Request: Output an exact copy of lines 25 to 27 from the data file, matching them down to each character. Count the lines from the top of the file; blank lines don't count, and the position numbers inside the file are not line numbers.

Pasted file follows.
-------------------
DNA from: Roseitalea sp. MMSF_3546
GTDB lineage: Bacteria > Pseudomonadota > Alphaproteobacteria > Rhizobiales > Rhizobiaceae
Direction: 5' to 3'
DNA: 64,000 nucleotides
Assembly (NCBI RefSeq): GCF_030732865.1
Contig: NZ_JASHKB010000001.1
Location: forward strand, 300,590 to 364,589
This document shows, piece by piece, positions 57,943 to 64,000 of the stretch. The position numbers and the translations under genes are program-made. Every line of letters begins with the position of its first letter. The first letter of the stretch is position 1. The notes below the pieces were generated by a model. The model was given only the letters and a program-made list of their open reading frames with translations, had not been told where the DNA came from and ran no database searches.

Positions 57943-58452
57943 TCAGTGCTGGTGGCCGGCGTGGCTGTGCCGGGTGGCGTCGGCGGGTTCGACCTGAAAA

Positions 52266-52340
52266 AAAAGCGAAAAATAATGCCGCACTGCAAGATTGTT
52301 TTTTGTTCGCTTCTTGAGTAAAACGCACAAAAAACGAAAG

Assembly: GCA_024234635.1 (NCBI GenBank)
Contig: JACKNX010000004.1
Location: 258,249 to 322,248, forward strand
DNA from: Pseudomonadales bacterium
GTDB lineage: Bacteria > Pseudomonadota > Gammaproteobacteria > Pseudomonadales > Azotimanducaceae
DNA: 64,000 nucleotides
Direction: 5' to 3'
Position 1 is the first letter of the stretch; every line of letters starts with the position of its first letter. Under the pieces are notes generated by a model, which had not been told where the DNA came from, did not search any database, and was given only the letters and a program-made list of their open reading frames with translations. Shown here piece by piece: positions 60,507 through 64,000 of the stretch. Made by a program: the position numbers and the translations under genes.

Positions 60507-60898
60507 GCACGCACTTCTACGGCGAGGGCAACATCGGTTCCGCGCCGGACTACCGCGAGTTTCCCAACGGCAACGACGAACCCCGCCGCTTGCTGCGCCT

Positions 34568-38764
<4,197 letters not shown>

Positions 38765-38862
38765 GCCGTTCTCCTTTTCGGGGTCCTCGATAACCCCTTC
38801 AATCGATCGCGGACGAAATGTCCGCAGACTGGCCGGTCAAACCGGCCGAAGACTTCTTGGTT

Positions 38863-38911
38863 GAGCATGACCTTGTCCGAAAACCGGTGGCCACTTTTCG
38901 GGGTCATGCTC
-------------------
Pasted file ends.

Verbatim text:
<4,197 letters not shown>

Positions 38765-38862
38765 GCCGTTCTCCTTTTCGGGGTCCTCGATAACCCCTTC